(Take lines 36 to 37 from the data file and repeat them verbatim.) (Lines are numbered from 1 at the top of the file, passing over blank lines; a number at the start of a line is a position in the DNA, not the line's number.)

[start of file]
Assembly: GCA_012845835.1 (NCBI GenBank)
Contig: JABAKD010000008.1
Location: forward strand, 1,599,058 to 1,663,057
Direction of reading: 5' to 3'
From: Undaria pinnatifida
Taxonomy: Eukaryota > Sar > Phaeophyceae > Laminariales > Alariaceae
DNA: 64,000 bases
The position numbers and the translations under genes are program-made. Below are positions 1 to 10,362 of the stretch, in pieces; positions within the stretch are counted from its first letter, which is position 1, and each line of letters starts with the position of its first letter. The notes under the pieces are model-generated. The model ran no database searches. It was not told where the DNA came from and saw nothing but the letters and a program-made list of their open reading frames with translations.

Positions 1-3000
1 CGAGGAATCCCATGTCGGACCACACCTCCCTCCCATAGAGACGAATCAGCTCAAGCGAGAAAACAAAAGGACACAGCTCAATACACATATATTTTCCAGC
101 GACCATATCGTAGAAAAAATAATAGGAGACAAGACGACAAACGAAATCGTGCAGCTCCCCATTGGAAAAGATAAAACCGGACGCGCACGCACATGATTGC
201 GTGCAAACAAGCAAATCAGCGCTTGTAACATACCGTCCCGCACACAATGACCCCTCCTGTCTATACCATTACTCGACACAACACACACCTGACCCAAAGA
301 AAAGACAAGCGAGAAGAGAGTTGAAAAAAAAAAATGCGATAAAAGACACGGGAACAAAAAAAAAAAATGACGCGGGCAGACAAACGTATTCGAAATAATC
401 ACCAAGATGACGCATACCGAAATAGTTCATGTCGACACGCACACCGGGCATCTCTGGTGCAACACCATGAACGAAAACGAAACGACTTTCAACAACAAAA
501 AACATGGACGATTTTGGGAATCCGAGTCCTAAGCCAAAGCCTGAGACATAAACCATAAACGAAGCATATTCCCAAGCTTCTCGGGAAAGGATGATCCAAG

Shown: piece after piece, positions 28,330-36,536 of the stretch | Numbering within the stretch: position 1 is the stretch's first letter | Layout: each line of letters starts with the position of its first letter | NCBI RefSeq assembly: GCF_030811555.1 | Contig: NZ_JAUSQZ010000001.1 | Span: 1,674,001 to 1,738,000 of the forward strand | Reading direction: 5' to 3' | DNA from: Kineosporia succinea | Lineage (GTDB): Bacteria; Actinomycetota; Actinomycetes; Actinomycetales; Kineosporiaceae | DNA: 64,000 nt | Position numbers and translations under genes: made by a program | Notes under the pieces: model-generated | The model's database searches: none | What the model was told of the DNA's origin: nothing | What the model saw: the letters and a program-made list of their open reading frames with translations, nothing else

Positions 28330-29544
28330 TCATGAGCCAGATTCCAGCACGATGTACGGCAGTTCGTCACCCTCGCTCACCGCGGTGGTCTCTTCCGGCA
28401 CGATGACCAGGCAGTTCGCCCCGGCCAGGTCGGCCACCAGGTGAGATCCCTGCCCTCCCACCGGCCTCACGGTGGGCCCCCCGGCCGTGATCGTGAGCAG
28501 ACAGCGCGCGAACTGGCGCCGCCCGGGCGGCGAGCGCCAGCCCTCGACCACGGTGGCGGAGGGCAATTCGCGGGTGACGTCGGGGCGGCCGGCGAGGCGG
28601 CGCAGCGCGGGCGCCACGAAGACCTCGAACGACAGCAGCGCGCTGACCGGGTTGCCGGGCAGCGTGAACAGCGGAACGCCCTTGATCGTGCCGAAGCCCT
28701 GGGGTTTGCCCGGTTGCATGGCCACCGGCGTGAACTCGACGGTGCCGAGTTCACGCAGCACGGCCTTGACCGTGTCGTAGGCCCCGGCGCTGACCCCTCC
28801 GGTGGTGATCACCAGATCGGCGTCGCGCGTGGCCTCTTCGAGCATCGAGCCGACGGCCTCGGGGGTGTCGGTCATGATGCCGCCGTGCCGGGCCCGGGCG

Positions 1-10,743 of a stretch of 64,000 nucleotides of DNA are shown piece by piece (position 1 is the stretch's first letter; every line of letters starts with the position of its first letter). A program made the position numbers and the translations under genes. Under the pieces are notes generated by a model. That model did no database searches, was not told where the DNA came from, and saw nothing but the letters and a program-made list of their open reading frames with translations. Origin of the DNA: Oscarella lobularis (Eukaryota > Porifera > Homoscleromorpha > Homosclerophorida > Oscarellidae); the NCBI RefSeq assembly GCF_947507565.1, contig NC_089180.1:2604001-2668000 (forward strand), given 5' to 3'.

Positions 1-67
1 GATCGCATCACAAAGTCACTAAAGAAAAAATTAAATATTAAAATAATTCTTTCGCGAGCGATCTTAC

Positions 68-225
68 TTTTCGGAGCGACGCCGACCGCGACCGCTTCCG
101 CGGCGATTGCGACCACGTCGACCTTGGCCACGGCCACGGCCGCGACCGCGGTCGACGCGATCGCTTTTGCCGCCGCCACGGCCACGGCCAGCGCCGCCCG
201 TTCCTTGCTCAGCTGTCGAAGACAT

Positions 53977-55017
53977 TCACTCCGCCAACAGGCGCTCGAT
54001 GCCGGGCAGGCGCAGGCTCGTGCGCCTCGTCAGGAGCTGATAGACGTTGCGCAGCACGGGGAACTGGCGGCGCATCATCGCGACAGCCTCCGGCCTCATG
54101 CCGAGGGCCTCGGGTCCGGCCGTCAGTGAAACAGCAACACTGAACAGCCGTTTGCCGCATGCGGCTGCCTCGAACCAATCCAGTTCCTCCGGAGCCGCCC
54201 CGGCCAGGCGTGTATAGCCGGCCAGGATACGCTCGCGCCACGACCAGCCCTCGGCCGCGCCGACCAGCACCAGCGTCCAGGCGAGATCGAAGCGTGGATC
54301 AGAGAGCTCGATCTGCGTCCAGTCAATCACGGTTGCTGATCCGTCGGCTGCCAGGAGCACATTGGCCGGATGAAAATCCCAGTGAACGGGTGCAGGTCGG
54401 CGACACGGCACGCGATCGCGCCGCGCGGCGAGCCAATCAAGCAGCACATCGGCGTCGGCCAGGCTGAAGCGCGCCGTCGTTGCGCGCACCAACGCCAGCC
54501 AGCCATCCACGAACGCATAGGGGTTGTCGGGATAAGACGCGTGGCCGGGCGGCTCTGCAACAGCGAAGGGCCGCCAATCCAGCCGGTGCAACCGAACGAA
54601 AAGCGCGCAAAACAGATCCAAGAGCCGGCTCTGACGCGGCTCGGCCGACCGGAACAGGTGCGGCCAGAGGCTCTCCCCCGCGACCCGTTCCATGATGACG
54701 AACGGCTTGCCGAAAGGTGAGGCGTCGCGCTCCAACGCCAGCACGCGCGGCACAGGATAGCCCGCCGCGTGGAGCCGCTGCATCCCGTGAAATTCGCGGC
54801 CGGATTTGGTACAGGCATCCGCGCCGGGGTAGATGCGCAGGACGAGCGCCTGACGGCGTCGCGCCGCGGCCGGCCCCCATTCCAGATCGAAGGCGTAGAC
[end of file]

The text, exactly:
54301 AGAGAGCTCGATCTGCGTCCAGTCAATCACGGTTGCTGATCCGTCGGCTGCCAGGAGCACATTGGCCGGATGAAAATCCCAGTGAACGGGTGCAGGTCGG
54401 CGACACGGCACGCGATCGCGCCGCGCGGCGAGCCAATCAAGCAGCACATCGGCGTCGGCCAGGCTGAAGCGCGCCGTCGTTGCGCGCACCAACGCCAGCC